According to Kate Kelly’s statement, she informed her bishop in advance of every action that Ordain Women took. He neither indicated nor intimated that he had a problem at any time. While she was packing to move to a different ward, she received a letter from her Stake President informing her of her “informal probation,” which is an unofficial disciplinary step that leaders are allowed to take and is described in the Church Handbook of Instruction. Then, three weeks after she had moved out of that bishop’s ward, she received from him a letter summoning her to a church court. This is a cowardly and pathetic move.

Being members of the LDS church helps to define who we are. From time to time, one has to perform a reality check to determine if this is who we want to be. And if the answer is no, then we must take steps to transform the church. If you object to hauling Kate Kelly and John Dehlin before a disciplinary council, then please object with all the power you have.

The church offered a mealy-mouthed press release about church discipline this afternoon. The curious can read here. It has already received thousands of “likes” on Facebook, which is awful. It states, “Decisions are made by local leaders and not directed or coordinated by Church headquarters.” This is a lie. Multiple high-profile excommunicants have reported that their stake president confirmed receiving direction from higher-ups (e.g., John Charles-Duffy’s blog post on this very topic).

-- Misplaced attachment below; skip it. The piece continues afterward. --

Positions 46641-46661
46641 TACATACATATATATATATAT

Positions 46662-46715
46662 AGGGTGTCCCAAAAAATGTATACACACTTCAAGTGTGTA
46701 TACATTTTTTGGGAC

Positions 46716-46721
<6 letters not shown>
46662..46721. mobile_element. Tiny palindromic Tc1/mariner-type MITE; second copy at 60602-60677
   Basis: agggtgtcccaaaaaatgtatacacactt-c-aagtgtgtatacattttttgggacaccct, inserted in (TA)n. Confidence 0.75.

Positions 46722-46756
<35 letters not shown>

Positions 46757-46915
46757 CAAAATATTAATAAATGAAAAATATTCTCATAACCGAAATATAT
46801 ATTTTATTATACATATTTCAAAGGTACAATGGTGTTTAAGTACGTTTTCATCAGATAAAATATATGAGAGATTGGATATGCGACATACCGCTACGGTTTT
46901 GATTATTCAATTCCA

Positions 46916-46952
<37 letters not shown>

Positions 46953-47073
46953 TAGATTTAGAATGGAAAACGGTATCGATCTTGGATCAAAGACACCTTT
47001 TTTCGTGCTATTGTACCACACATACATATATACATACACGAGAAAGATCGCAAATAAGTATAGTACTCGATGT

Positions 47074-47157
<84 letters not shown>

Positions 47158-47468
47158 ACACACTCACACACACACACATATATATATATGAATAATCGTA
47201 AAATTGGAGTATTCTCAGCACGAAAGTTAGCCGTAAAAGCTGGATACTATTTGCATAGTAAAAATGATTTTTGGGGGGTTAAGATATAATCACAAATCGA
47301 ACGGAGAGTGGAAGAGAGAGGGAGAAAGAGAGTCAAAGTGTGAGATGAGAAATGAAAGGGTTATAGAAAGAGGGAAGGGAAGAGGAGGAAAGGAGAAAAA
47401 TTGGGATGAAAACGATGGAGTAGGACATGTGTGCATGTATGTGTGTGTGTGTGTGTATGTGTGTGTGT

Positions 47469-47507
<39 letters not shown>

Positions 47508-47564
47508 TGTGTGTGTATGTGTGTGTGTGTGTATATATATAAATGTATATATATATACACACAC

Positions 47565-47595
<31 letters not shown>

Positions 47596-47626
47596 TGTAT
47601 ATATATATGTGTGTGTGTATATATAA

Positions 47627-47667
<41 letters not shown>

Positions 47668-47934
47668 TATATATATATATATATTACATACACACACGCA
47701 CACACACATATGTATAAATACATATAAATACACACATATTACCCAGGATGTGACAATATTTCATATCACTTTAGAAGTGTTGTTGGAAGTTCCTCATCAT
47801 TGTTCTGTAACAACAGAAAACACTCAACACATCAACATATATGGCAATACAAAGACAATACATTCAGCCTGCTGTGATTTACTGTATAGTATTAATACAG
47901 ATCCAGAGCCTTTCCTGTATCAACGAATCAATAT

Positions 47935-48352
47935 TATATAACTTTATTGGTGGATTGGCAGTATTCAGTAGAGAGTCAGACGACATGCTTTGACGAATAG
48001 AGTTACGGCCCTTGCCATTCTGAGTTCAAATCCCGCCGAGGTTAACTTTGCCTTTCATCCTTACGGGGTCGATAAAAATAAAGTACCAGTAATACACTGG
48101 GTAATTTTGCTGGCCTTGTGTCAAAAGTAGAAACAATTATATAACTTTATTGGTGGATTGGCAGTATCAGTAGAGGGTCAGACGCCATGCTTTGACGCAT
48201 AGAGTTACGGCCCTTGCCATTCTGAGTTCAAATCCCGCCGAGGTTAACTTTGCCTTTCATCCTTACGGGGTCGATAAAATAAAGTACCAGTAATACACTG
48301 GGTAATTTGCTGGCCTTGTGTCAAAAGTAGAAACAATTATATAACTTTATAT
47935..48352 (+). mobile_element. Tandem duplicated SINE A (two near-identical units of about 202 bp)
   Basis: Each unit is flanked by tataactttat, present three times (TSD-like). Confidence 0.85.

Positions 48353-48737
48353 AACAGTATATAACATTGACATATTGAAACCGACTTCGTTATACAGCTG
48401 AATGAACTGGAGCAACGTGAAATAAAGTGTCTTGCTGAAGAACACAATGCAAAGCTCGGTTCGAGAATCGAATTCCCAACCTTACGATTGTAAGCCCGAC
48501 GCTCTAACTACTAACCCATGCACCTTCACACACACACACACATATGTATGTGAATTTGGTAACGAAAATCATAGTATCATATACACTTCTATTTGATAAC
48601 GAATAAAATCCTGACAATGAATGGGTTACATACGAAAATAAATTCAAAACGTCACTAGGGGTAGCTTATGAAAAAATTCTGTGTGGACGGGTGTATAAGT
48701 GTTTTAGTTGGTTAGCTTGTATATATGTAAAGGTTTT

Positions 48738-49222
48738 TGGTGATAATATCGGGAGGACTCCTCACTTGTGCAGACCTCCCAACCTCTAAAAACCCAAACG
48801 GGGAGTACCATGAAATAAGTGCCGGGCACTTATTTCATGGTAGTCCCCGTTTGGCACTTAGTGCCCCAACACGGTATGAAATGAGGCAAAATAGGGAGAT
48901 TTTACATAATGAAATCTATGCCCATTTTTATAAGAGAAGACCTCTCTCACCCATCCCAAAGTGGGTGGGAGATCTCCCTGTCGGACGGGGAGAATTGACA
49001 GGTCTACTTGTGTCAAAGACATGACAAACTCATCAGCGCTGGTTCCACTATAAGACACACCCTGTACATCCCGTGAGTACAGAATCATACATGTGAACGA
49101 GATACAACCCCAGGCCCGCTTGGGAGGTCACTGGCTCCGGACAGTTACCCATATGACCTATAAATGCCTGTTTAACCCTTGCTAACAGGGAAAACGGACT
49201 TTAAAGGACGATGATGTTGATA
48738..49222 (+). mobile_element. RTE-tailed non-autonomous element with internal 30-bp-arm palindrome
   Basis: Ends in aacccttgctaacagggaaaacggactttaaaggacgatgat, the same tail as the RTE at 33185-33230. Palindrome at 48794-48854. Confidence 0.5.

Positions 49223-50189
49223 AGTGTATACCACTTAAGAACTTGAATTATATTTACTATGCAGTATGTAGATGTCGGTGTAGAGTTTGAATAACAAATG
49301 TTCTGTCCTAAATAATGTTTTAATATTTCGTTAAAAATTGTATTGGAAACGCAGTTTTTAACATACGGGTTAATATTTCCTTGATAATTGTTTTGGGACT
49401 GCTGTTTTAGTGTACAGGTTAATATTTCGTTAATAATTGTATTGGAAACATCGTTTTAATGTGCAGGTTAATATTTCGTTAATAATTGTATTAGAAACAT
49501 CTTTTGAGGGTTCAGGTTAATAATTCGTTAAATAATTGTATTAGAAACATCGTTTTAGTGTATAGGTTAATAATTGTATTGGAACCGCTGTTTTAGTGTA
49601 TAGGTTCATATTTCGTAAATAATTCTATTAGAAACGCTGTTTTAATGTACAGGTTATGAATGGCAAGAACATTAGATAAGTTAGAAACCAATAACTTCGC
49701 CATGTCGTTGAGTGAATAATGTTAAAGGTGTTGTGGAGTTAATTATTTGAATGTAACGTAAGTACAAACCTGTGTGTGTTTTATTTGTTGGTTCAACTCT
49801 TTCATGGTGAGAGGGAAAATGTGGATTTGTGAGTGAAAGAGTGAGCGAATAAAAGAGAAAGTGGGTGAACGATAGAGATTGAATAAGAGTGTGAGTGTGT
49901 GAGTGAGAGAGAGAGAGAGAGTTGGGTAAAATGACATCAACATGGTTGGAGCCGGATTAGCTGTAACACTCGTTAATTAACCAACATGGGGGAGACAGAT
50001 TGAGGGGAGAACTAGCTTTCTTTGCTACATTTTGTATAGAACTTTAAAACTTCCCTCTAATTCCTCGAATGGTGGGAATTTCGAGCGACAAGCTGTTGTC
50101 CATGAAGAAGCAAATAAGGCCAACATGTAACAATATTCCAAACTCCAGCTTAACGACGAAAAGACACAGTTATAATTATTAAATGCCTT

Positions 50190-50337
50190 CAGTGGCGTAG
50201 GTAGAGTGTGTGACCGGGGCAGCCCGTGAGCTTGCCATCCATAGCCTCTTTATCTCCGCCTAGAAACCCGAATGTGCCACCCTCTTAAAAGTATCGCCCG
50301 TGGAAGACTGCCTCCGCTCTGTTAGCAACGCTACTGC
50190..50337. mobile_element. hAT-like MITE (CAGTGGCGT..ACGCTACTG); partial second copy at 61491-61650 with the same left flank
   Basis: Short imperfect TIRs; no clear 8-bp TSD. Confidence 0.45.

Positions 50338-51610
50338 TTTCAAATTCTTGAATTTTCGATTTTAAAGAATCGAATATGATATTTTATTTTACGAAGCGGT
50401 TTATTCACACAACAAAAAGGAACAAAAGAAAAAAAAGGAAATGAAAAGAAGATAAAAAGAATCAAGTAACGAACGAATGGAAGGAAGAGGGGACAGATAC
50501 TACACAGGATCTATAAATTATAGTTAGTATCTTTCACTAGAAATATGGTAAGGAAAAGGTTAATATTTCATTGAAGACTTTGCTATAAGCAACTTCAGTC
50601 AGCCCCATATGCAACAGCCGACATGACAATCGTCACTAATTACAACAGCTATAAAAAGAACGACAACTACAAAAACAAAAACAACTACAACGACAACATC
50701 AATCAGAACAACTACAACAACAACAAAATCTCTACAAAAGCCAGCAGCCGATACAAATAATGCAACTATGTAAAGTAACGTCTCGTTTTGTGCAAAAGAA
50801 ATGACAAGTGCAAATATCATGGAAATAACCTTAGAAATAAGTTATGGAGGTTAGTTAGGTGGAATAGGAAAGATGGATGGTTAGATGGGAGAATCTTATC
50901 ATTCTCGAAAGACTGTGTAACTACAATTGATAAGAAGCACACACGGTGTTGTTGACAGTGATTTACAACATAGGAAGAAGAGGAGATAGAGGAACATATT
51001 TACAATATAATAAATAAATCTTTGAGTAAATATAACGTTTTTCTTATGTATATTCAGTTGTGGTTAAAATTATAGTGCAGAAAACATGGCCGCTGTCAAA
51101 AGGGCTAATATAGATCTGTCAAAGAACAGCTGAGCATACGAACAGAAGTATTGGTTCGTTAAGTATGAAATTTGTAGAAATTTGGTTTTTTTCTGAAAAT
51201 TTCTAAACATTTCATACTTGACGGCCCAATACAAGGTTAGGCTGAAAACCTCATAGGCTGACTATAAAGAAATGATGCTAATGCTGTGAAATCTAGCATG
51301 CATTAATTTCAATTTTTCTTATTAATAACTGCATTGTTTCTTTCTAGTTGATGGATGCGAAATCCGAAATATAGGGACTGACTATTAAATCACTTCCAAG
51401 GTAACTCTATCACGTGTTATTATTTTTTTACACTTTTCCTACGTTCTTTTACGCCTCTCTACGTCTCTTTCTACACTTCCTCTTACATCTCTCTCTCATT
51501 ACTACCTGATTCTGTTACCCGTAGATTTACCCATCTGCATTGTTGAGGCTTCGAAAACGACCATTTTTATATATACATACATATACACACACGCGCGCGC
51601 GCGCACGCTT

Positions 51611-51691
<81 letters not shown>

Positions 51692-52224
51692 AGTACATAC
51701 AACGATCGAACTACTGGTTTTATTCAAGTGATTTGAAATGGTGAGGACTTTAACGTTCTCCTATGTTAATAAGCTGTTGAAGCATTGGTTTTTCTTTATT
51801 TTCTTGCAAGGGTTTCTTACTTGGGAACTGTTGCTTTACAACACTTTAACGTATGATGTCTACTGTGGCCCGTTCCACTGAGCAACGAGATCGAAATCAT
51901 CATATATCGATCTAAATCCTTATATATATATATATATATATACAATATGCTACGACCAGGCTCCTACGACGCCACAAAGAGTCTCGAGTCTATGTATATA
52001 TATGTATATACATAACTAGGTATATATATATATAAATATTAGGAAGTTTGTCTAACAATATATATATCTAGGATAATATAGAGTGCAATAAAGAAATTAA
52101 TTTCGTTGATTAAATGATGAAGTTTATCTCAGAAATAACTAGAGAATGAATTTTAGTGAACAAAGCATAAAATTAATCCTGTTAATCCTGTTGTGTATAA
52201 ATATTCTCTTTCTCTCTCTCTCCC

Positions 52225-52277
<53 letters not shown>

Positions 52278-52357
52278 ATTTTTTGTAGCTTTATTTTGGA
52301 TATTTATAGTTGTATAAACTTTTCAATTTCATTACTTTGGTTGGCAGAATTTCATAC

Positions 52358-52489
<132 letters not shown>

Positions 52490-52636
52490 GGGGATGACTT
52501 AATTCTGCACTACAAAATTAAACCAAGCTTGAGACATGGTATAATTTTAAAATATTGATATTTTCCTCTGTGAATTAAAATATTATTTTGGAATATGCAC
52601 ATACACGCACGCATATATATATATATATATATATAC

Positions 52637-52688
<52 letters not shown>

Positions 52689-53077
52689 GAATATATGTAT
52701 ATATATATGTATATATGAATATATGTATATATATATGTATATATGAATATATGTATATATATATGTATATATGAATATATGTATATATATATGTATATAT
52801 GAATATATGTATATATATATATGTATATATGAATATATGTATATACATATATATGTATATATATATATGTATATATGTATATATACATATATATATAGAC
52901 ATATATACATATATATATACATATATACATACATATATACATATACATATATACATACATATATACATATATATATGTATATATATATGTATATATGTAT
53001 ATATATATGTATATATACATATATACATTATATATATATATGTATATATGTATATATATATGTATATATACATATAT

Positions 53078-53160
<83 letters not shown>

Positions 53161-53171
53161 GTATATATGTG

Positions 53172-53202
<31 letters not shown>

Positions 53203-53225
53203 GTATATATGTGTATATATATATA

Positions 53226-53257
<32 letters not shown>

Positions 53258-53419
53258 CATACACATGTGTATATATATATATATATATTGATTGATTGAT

Many people believe that the church will never respond to public pressure. It is true that after enduring more than a century of humiliation in which public pressure forced the LDS church to cave-in on everything from polygamy to civil rights to women who work outside the home, the church has developed a pattern of responding like a wounded animal to public pressure. Responding like a wounded animal is not a Christ-like response, and we must demand the highest standards of conduct from church leaders regardless of how understandable their behavior might be in light of their historical difficulties.

The issue isn’t whether you agree with Kate Kelly or John Dehlin. The issue is whether there is a place in our church for them. I believe that people like them make the church a better place, and it boggles my mind that they are rejected while groups like Mormon Women Stand, which is led by the crazy person who came up with the gay Frozen theory, gets openly embraced by the church. My good friend Guy Murray stated on Facebook something that captures my feelings and frustrations: “The 9th article of faith has now been repealed…”, because this seems to close off any doctrinal progress through revelation or inspiration, and replaces it with a tenacious grip on the status quo.

Whether you agree with the ideas expressed by Ordain Women or John Dehlin’s podcasts and organization, please do what you can to support them. Kate Kelly has a page outlining both her situation and where people can send notes of support here. I’ll update this when I receive information on John.